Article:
GREEN BAY – They went at it on the tennis courts nearby, where their dad coached. On the basketball court outside their house, too, and the soccer field.
But Monday night in Las Vegas, the Carlson sibling rivalry will finally hit the gridiron.
Rookie Packers kicker Anders Carlson and older brother/All-Pro Raiders kicker Daniel Carlson are set to play in the same football game for the first time, and little brother can't wait.
"Yeah, to compete all our lives and finally play in a game where we're actually wearing jerseys and competing against each other, it's gonna be awesome," Anders said after Thursday's practice. "I'm really excited."
The lack of shared football matchups has been mostly due to the age difference. Daniel is four years older, so he was off to college at Auburn when Anders started high school.
Then when Anders arrived at Auburn, he redshirted during Daniel's final year (he had redshirted as well).
Asked about their battles in everything else, Anders jokingly said he wouldn't exactly call them "friendly," but he credits both older brothers – Nils is older than both pro kickers – for helping develop an ultra-competitive streak that has served him well.
"It was great because I wasn't a great loser, I'm just going to be honest," Anders said. "When I did lose, I'd be so mad that I'd want to get better. No matter what it was – we'd play board games and I'd get mad and just want to get better.
"I think that competitive nature that's inside me, yeah, it's a lot from my dad and my mom but more so just competing with my brothers. I think that's what made us really close but also just a little fiery, a little (ticked) off sometimes."
The foray into kicking was a "huge blessing," Anders said, and occurred while the family lived in Colorado Springs, Colo.
A fellow church parishioner had come calling for Nils to see if he could kick for the high school football team at The Classical Academy, but Nils was pursuing a soccer career as a goalie in the Carlsons' native Sweden.
"So they're like, 'How about Daniel?'" Anders said. "Daniel tried out, probably hit a 50-yarder that day or something, and the rest is history."
Anders originally stuck with soccer but followed in Daniel's footsteps his sophomore year, made the transition to football, and hasn't looked back. After their staggered, standout Auburn careers (Daniel ranks first and Anders second on the school's all-time scoring list) they were drafted one round apart (Daniel in the fifth by the Vikings in 2018, Anders in the sixth this past spring) and now both kick in the NFL.
Daniel famously lost his job with Minnesota with a flurry of missed kicks at Lambeau Field in the second game of his rookie year, landed with the Raiders and special teams coordinator Rich Bisaccia, and has earned All-Pro honors each of the last two years. It was revealed during the draft that Bisaccia's familiarity with the family influenced the Packers' decision to select Anders as the successor to the franchise's all-time leading scorer, Mason Crosby.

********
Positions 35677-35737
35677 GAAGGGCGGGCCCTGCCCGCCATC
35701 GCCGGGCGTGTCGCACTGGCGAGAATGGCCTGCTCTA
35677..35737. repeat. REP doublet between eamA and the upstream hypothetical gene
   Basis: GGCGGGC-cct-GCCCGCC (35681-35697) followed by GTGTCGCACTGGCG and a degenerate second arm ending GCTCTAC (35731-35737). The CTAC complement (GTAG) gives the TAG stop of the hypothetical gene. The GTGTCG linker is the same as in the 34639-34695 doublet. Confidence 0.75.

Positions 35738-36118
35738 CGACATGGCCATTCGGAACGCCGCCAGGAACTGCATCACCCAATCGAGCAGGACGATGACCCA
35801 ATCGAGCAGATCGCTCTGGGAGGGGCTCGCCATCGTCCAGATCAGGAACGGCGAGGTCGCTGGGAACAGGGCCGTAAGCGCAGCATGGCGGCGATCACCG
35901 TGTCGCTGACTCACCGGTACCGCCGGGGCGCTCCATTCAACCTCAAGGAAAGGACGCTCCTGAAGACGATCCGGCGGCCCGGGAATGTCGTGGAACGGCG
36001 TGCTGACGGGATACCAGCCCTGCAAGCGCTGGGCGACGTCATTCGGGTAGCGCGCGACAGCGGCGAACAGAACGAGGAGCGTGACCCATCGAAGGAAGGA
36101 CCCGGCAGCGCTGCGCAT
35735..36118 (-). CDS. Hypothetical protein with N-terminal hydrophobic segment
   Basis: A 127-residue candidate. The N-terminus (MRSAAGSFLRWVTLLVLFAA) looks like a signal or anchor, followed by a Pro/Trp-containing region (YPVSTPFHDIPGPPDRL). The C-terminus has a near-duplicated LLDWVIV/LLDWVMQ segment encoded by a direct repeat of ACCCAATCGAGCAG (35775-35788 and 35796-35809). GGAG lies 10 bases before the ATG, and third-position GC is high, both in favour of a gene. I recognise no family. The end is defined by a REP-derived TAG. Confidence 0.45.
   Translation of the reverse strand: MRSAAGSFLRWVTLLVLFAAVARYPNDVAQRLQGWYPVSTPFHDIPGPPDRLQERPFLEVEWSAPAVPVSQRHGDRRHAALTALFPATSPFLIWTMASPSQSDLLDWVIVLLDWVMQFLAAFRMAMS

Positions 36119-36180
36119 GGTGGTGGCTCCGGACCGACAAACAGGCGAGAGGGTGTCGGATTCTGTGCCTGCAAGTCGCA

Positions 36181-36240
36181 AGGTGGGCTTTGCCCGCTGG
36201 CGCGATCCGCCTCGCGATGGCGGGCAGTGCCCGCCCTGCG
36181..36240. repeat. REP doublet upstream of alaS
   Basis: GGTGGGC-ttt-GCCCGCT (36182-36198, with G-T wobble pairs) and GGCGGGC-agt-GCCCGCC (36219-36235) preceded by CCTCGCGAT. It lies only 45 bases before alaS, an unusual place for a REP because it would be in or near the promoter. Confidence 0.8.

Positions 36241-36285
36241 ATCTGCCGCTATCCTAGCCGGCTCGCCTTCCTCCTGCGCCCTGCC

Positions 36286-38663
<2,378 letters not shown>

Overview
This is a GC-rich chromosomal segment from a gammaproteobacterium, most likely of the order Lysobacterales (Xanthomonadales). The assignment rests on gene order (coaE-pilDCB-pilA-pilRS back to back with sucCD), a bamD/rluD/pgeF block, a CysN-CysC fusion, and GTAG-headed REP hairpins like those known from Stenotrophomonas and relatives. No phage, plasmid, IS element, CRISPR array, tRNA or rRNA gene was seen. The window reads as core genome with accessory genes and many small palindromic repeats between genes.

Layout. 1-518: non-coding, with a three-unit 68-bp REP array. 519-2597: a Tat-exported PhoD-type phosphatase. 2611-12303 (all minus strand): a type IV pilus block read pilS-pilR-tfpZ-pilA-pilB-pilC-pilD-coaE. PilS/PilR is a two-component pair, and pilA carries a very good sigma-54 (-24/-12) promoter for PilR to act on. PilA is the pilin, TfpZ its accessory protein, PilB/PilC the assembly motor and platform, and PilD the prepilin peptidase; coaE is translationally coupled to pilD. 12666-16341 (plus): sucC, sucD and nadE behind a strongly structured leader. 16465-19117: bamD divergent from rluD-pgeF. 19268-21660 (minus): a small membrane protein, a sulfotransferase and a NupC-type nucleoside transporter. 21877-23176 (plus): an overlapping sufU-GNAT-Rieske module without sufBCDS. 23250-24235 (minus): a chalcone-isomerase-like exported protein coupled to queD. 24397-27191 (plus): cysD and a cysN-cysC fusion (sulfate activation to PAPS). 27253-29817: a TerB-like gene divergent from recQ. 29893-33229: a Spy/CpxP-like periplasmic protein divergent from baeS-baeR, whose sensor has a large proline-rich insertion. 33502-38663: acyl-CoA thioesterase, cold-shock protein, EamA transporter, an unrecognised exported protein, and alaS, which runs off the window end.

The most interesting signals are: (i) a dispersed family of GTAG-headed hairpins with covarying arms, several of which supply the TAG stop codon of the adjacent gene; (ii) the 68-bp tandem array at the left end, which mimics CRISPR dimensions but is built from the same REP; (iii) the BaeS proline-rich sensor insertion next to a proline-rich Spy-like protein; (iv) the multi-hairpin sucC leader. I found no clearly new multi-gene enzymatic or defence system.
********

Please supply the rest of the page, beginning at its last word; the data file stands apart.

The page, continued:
"The most important thing he's talked about is mentality," Anders said of what he's learned from Daniel. "Picking out what you want to do a certain day or in your journey and sticking to it. There's so many ebbs and flows as a kicker, whether it's the day or the season and just trusting what you do. I think that's the biggest thing he's taught me."
Neither has missed a kick so far in 2023, with Daniel 4-for-4 on field goals and 6-for-6 on PATs, while Anders is 5-for-5 and 9-for-9, respectively, and their cheering section at Allegiant Stadium on Monday night will be significant.
Both parents will be there, as will Nils, along with both wives and other family members. Twenty-seven people in all, Anders said. He left it to his brother to secure the tickets because the home team has access to better seats, but he's splitting the cost.
"I'm definitely breaking the bank a little bit," he said, spoken like a rookie.
As for the green-and-gold vs. black-and-silver attire?
"Hopefully my wife's in Packers gear," Anders said. "We'll see about that. She should be. My parents definitely are going to have to split colors … they'll figure that out. But super-excited to see them gameday."
He plans to chat with his brother on the field during pregame, too. If it were allowed, they'd probably do a best-of-five kicking competition or something, for old time's sake.
"I was messing with Anders today and asking him if his brother's going to beat him up before the game," Head Coach Matt LaFleur. "I know what it's like to be the big brother."
That he does, having coached at different times against younger brother Mike, and LaFleur said as much fun as it is to compete against those who are close, the key is to "focus on your job."
Anders appears to already have found the right mental balance.
"I hope he makes every kick, and I hope we win by a lot of touchdowns," he said. "You can't beat playing against your brother."